Long-run ERP estimates typically incorporate an average of all phases of the economic cycle. However, there is evidence that ERP rises and falls with the phase of the economic cycle such that, at the top of the cycle, ERP is at the lower-most limit of its range; at the bottom, ERP is at the upper-most limit; and in between, ERP is between these limits.
In Cost of Capital 3rd ed. , Pratt and Grabowski conclude that ERP ranges from 3.5% to 6.0% and suggest 5.0% under normal economic conditions.
The trend of “implied ERP” provides evidence that the ERP may be increasing, not decreasing, as ERP estimates based on historical returns would imply. The implied ERP is estimated by interpolating a discount rate that causes the price of the S&P 500 to equal the present value of expected dividends plus stock buybacks.
Source: “Equity Risk Premiums (ERP): Determinants, Estimation and
Implications,” Aswath Damodaran, 9/08.
From December 31, 2007, to December 31, 2008, the implied ERP increased from 4.37% to 6.43%.
Roger Grabowski recommends using an estimated ERP of 6.0% (i.e., the top of the ERP range quoted earlier) in the current environment, higher than the 5.0% he has advocated under normal economic conditions and higher than the 4.85% indicated by the 2008 Duff & Phelps, LLC, Risk Premium Report .
Aswath Damodaran has said that ERP based on historical data that incorporates 2008 market returns is too low to reflect actual expectations of ERP for the future in the current economic environment.
One must remember that beta is an estimate of the expected future relationship between changes in the returns on the subject company’s stock to changes in the stock market returns. In other words, the application of CAPM requires the use of a forward-looking beta as a measure of future risk.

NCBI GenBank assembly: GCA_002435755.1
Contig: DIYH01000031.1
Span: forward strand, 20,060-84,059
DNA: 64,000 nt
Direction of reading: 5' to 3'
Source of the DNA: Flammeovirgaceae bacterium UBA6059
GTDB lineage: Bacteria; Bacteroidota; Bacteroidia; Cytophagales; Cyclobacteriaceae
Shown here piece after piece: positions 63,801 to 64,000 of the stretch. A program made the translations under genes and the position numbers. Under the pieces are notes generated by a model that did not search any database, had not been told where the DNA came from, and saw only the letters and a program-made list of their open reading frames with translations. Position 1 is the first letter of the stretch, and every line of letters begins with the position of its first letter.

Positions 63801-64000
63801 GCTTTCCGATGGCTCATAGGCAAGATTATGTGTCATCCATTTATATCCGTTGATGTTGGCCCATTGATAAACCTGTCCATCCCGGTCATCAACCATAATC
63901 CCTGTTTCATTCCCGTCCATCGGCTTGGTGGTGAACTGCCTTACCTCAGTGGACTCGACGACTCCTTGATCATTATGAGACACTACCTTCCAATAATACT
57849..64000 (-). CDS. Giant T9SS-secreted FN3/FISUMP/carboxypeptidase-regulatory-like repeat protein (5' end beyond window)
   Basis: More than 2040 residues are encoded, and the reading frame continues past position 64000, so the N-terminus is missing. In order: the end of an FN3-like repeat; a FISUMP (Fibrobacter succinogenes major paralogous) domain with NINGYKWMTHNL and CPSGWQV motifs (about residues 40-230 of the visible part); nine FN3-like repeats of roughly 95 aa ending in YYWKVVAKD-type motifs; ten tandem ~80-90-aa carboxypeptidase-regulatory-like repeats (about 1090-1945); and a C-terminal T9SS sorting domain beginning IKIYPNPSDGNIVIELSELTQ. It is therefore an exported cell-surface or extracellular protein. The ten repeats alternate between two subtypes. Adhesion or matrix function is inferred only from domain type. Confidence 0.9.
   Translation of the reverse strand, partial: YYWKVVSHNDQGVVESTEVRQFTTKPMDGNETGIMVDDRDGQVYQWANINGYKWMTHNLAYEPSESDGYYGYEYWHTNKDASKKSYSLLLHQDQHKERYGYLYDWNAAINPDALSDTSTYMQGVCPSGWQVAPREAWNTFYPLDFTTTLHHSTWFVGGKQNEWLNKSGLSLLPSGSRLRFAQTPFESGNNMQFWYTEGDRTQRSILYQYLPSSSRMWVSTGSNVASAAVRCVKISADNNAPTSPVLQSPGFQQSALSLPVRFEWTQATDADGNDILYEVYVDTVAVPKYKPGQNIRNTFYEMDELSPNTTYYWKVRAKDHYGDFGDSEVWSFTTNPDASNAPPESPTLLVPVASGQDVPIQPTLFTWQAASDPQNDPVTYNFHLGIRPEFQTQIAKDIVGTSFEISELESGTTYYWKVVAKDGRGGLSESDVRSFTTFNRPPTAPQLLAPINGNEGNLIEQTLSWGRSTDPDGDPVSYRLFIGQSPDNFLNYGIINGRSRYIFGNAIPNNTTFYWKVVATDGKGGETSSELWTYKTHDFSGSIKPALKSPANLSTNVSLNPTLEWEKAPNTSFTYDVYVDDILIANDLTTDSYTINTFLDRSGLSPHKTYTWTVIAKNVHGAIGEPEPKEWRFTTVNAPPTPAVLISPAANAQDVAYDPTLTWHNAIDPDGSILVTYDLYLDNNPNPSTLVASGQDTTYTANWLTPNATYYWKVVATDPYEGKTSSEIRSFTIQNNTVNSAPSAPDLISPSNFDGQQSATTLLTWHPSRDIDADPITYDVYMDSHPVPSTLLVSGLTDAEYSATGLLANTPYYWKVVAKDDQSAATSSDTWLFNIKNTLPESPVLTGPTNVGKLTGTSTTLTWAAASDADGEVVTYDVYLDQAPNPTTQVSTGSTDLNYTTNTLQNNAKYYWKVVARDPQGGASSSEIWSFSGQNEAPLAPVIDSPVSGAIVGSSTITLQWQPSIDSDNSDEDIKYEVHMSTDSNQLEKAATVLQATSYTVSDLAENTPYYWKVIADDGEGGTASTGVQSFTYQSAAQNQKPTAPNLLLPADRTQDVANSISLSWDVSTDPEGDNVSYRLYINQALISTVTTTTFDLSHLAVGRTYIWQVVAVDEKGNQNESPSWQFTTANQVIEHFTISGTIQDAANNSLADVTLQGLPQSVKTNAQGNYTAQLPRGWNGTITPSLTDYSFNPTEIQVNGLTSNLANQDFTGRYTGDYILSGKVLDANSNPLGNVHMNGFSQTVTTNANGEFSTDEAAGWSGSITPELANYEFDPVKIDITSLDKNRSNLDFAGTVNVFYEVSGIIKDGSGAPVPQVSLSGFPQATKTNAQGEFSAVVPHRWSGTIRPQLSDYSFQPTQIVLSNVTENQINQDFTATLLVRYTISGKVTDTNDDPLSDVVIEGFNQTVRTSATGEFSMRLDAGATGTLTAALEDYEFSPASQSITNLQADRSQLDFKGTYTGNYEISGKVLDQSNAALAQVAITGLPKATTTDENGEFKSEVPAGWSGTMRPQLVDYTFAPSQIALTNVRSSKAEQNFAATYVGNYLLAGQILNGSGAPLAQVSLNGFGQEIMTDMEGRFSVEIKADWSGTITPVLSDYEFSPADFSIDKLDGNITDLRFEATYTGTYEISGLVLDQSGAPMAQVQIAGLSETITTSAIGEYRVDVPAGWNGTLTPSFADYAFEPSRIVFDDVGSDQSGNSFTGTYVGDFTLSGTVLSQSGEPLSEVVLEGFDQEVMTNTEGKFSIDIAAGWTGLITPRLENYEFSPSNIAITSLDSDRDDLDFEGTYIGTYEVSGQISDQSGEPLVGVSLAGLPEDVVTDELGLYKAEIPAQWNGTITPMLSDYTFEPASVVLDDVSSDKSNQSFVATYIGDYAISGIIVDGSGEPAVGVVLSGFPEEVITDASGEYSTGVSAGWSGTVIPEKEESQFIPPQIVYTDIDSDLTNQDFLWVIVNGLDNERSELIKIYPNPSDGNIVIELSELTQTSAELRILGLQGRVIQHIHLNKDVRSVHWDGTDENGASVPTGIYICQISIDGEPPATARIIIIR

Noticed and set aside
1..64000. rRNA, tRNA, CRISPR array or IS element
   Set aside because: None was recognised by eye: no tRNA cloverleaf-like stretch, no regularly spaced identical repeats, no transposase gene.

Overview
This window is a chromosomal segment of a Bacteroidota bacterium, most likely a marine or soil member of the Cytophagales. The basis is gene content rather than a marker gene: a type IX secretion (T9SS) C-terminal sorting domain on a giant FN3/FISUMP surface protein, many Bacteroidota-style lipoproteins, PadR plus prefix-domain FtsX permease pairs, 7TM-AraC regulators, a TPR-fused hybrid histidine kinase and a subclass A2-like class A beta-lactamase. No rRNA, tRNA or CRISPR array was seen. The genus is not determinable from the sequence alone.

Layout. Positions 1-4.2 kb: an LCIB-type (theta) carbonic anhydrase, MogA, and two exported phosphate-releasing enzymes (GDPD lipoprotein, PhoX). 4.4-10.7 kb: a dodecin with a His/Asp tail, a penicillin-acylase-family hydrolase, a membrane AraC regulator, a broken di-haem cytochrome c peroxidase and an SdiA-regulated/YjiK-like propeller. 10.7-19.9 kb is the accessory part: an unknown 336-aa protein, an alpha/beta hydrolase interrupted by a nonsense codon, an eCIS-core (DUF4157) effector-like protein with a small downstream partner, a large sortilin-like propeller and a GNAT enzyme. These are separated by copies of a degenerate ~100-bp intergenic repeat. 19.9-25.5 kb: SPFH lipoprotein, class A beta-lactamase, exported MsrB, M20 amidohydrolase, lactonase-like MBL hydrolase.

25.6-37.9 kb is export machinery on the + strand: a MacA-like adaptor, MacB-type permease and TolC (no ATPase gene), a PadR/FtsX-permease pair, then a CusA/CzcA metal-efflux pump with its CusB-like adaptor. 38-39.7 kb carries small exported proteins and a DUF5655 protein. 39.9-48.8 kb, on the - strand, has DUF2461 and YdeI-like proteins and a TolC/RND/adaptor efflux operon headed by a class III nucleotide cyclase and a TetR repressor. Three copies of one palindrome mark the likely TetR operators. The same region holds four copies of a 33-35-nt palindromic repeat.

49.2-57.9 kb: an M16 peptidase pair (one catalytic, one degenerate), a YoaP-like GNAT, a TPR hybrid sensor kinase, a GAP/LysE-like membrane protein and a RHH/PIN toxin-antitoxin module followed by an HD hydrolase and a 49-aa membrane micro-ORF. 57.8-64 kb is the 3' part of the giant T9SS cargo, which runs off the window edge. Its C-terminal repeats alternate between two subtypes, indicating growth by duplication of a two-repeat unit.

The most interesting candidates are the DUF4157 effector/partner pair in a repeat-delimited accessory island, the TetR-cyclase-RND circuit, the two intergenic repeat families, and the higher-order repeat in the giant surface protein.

As such, analysts should be cautious that the beta they use for valuing a given company makes sense relative to the underlying risk of the subject and not rely on “spot” estimates using a single beta estimation methodology derived from returns during a look-back period that may not represent the expected relationship of returns in the future.
According to Roger Grabowski, betas calculated using historical data that incorporate returns since October 2008 are lower than what they have been historically.
The severe volatility exhibited by stocks of financial services companies and highly leveraged companies have disproportionately impacted the market as a whole even while non-financial companies with relatively low debt levels have generally experienced relatively lower levels of volatility.
After stocks of financial companies and highly leveraged companies have finished being re-priced and have reached a new equilibrium, betas incorporating the new equilibrium will return to normal levels.
Beta Estimation (continued) Measuring beta at time 2 will result in an invalid estimate of beta because the “look-back period includes an aberrant time period (period B). A better estimate may be derived at time 1, even if the valuation date is time 2.
Barra projected betas begin with ordinary least squares (“OLS”) beta estimates. Therefore, the flaws discussed earlier in the presentation tend to carry over to Barra projected betas. Barra projected betas also appear to not correctly adjust for errors in estimating the betas of smaller cap companies.